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Free-range foie gras
December 31, 2013
• LAST EDITED:
December 22, 2013
Food & Drink • 1 Comments
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A SPANISH producer is touting an ethical goose foie gras, which involves seasonal feasting instead of force-feeding.
Sousa and Labourdette said geese by nature have the capacity to create and store fat in their livers, but this natural connection has been broken over the years after Greeks and Romans began to force feed geese with figs to fatten them up.
Instead of force-feeding their geese, Sousa and Labourdette allow them to feast on the wild foods they find around them in nature.
Sousa said: “Windfall fruit, wild seeds and grasses and, most importantly, acorns – the same acorns, rich in cholesterol-reducing oleic acid, that form the diet of Extremadura’s famous Ibérico pig,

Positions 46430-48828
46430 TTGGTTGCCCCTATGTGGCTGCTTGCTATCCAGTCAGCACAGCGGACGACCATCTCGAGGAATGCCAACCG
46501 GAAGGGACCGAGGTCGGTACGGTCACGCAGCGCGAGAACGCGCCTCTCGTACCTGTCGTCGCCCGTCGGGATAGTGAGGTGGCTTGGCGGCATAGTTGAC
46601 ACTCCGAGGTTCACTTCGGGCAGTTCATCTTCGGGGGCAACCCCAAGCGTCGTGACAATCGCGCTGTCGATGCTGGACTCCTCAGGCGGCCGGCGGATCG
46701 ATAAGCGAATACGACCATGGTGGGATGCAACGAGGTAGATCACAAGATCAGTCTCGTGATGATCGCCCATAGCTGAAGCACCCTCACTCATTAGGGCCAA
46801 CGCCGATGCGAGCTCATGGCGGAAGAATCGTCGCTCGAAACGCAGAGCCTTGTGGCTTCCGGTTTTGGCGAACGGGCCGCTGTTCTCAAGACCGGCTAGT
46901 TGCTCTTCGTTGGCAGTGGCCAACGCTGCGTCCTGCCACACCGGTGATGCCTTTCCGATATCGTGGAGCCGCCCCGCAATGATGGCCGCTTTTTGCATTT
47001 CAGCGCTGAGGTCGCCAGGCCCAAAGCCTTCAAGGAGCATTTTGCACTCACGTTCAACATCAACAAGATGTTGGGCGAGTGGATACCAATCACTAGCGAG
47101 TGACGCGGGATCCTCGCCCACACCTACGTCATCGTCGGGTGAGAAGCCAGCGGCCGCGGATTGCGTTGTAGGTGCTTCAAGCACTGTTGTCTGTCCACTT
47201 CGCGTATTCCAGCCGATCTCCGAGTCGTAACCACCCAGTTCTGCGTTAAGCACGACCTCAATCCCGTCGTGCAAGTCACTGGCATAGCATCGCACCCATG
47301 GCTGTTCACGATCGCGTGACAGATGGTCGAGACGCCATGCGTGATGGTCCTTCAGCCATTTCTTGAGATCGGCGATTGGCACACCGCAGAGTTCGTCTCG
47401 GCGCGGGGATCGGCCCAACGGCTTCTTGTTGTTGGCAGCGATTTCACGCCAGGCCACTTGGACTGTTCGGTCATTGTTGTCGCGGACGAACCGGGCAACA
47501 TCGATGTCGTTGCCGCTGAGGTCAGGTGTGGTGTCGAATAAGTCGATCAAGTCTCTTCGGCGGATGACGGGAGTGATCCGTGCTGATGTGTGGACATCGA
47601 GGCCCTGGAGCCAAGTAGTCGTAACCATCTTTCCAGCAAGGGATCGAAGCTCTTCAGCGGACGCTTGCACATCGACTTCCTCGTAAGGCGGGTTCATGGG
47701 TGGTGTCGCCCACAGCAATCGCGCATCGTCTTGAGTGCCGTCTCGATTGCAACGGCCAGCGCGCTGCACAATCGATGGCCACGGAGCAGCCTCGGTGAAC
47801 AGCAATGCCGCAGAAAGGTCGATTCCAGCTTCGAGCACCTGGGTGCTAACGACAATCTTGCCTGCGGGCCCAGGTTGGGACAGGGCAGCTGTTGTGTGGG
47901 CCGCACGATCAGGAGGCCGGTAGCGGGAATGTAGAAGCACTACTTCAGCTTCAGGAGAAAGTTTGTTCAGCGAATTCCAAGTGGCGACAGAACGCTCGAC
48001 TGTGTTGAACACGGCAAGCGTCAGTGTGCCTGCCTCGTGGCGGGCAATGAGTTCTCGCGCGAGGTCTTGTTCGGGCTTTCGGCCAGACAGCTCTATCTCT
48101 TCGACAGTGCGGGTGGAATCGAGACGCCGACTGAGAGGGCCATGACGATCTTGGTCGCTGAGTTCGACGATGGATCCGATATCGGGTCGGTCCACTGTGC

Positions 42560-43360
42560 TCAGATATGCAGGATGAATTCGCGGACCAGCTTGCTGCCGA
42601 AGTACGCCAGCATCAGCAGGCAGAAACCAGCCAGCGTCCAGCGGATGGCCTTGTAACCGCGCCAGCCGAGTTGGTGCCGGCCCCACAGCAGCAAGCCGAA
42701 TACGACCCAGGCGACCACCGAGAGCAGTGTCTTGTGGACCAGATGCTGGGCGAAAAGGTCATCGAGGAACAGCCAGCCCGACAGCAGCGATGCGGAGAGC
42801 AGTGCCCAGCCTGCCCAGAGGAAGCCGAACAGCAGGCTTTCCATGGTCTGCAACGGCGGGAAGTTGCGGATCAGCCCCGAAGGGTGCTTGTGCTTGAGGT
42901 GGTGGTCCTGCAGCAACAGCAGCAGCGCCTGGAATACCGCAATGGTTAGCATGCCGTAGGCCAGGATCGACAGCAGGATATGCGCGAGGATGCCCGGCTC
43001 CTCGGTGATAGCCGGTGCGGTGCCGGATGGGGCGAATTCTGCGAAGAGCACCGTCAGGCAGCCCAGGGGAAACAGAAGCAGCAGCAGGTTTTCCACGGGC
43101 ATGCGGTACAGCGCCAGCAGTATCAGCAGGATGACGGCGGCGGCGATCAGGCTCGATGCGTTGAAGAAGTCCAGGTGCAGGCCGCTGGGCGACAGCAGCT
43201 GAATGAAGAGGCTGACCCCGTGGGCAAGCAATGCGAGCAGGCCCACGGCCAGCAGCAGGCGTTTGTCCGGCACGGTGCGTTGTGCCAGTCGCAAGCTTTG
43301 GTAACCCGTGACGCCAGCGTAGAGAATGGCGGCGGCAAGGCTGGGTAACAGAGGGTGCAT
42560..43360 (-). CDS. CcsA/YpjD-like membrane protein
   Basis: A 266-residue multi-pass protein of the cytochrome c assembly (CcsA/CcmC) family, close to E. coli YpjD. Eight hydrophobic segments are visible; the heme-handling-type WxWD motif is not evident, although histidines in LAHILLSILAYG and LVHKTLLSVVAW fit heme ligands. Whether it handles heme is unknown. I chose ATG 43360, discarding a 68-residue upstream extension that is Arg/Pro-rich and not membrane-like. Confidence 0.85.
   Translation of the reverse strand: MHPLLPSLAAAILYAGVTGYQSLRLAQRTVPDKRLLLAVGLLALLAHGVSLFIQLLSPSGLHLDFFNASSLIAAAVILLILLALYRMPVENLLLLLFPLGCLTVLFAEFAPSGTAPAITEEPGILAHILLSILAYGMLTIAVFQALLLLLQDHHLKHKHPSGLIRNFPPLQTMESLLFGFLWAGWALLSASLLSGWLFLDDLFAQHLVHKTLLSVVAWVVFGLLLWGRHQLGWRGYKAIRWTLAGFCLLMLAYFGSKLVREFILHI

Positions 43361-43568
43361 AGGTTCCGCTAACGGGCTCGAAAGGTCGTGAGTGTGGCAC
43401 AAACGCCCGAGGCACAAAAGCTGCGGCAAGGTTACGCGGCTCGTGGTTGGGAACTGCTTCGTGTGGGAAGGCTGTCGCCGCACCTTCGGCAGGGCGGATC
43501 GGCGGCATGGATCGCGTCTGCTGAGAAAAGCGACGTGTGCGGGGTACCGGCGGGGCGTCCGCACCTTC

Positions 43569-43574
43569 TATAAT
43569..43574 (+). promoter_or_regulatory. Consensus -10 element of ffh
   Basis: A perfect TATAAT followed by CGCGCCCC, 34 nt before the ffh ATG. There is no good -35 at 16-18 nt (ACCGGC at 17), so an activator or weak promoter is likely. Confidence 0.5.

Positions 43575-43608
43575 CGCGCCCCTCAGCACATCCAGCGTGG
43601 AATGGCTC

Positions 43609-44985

“Our product Its superbly delicate flavour and characteristic golden colour, which derives mainly from wild yellow lupin seeds, is a direct consequence of the birds’ varied natural diet and their high quality of life, allowing them to fly and graze at will.”
The 200-year-old farm, based in Extremadura in Spain, now produces around 2,000 jars of foie gras from 1,000 geese annually.
“A whole year is required to produce a small, uniformly coloured, regular and fine-textured foie gras,” said Sousa.
He explained that wild geese still fly over the family farm, which is situated beneath the birds’ migration path.
“Our free-range geese are partly domesticated, but are visited annually by their wild cousins, thus renewing the gene pool and maintaining the feeding instincts of the established flock.”
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